GoodCorporation launches human rights framework

Few organisations have a specific Human Rights policy in place or a nominated individual responsible for monitoring their human rights impact, revealed the latest GoodCorporation Business Ethics debate at the House of Lords.

At the debate, only a handful of organisations admitted to conducting fact finding exercises to see what is happening on the ground or carrying out risk assessments to identify potential problems.

However, the debate revealed that the United Nations’ publication last summer of John Ruggie’s Guiding Principles on Business and Human Rights had provided companies with a reason to evaluate their approach to Human Rights and they welcomed the impetus it had provided. Ruggie’s Principles state that businesses have a duty to respect human rights and provide a remedy should violations occur.

The debate was held to launch the GoodCorporation Human Rights Framework designed to help corporations demonstrate a responsible approach to protecting and respecting human rights throughout their organisation

The GoodCorporation Human Rights Framework will enable businesses to measure and improve the robustness of their Human Rights policies and systems, providing a blueprint for Human Rights Due Diligence.

Following the methodology of the GoodCorporation Standard, the Human Rights Framework assesses 91 policies and procedures where human rights abuses are most likely to occur. Areas covered by the framework include Forced, Bonded and Child Labour, Discrimination, Workplace Health and Safety, Conditions of Employment Security and Supply Chain Management.

Commenting on the launch of the Framework, Leo Martin, director of GoodCorporation said: “From the assessment work that we have conducted for global organisations, we know that due diligence in this area can prove particularly challenging. Our work with them has enabled us to develop a framework that will reduce the challenge and facilitate a proper assessment of their human rights position.”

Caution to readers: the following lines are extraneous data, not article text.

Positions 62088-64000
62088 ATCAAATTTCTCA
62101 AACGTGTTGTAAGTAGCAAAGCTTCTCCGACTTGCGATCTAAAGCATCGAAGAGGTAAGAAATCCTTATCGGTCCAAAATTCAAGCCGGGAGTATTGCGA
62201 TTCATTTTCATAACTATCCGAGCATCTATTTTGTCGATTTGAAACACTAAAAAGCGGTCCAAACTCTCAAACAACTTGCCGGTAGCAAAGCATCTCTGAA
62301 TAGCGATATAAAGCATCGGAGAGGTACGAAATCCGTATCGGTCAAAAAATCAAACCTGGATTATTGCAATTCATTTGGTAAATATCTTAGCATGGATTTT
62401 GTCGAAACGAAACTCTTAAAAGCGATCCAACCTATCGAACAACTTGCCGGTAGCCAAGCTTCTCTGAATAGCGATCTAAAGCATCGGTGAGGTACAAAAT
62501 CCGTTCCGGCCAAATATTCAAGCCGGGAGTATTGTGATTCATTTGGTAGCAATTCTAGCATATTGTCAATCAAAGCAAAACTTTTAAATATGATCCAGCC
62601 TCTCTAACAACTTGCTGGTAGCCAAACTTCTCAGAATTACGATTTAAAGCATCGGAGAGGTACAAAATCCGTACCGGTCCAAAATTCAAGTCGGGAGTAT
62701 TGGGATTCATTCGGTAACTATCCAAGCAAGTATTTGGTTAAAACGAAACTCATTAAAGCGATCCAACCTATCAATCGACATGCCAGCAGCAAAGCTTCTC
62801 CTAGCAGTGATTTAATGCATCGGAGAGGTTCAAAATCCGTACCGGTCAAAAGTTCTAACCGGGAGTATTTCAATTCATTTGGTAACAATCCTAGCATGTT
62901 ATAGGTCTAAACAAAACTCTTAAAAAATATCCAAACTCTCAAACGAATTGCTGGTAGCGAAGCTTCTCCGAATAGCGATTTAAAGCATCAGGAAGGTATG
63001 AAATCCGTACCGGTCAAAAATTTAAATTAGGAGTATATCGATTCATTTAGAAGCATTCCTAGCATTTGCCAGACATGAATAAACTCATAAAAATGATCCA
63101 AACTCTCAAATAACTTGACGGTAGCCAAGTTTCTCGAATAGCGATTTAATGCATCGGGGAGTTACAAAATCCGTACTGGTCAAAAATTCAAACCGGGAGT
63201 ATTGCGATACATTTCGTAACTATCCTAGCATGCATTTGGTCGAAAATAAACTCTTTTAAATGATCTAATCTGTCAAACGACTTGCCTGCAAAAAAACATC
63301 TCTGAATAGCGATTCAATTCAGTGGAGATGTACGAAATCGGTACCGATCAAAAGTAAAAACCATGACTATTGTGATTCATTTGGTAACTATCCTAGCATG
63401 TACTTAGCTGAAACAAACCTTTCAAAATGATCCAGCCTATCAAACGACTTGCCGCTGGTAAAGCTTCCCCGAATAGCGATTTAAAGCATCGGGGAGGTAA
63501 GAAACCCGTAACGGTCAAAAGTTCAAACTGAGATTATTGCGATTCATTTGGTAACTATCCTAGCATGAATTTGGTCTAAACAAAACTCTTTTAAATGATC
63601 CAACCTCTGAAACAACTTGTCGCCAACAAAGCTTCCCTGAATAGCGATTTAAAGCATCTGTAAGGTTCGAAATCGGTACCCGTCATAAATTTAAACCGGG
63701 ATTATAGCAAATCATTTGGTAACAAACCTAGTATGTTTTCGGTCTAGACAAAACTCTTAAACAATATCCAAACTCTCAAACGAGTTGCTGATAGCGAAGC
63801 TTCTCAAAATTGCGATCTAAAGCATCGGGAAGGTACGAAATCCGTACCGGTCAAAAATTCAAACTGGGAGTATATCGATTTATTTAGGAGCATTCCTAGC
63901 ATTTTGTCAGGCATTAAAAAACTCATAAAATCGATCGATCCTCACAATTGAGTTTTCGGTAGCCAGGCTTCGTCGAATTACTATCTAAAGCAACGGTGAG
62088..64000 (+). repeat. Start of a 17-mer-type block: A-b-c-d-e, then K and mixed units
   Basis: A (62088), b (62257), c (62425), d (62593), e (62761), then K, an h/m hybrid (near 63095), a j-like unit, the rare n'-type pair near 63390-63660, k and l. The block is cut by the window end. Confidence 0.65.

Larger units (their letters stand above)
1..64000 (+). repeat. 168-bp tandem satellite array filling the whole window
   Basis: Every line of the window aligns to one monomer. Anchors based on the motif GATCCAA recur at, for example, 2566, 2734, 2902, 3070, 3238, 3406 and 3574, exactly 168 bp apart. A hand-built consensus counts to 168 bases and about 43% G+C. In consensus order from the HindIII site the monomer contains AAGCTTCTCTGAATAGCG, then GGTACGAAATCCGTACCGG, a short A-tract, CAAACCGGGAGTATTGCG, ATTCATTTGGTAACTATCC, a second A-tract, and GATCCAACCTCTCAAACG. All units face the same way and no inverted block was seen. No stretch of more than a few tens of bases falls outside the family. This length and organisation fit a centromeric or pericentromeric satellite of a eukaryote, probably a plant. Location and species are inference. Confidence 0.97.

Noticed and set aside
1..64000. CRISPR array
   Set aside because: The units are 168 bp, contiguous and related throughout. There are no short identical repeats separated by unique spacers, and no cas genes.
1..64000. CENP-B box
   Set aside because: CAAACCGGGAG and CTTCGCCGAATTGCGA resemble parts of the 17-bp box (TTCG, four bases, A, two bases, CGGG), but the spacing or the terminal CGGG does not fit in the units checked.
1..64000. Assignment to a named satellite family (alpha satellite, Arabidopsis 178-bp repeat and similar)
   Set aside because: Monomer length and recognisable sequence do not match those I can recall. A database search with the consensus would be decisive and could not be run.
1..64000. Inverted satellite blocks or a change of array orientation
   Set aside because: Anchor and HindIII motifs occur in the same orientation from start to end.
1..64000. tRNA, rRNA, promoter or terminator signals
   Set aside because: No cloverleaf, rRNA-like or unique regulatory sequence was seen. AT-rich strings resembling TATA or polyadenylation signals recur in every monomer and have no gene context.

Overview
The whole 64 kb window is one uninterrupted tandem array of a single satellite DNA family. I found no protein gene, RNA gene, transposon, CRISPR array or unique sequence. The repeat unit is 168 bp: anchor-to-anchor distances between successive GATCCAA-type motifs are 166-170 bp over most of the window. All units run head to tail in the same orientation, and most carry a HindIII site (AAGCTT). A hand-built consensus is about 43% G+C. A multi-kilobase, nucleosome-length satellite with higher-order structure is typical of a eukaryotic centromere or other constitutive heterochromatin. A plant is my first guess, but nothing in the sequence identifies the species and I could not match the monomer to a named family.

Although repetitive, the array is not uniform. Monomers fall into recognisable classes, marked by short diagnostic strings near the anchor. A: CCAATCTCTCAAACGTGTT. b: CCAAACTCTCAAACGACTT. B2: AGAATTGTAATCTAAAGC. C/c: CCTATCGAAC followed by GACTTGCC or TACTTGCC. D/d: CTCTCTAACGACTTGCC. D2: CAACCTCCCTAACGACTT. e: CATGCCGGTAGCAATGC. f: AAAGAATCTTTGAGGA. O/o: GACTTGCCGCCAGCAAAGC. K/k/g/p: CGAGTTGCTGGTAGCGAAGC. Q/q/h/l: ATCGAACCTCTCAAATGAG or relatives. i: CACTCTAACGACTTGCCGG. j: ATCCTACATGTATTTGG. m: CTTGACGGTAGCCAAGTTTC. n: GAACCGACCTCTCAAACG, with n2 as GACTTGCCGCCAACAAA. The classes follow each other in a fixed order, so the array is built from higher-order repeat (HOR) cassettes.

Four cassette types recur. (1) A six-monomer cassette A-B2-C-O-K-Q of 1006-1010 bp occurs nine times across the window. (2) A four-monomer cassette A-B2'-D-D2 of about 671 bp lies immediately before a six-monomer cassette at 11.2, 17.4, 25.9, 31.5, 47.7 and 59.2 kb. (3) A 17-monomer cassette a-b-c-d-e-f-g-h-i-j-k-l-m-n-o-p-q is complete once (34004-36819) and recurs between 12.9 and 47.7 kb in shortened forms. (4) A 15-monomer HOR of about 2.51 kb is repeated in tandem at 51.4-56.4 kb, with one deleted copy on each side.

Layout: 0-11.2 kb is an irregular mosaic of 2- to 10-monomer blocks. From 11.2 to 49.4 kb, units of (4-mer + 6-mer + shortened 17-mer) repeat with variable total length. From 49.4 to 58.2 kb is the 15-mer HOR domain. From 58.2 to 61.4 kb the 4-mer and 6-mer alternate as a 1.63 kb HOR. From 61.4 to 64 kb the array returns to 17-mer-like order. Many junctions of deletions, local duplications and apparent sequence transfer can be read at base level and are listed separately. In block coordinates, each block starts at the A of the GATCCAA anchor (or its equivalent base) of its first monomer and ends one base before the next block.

“We would like to see more businesses with a human rights representative and a robust policy firmly embedded. We would also recommend an on-going due diligence programme of risk assessment and monitoring to minimise the likelihood of human rights violations and maximise the opportunity to put things right should abuses occur.”

In addition to the UN Guiding Principles the GoodCorporation Framework also draws on Human Rights Translated: A business Reference Guide, The Danish Institute of Human Rights Compliance Assessment Tool, the Women’s Empowerment Principles and The Principles on Business and Children’s Rights.

Posted March 2012

Notes to Editors:

1. Leo Martin is available for interviews, briefings or written comment

2. GoodCorporation is a leading adviser in the field of business ethics, specialising in the assessment of responsible business management and anti-corruption practices.

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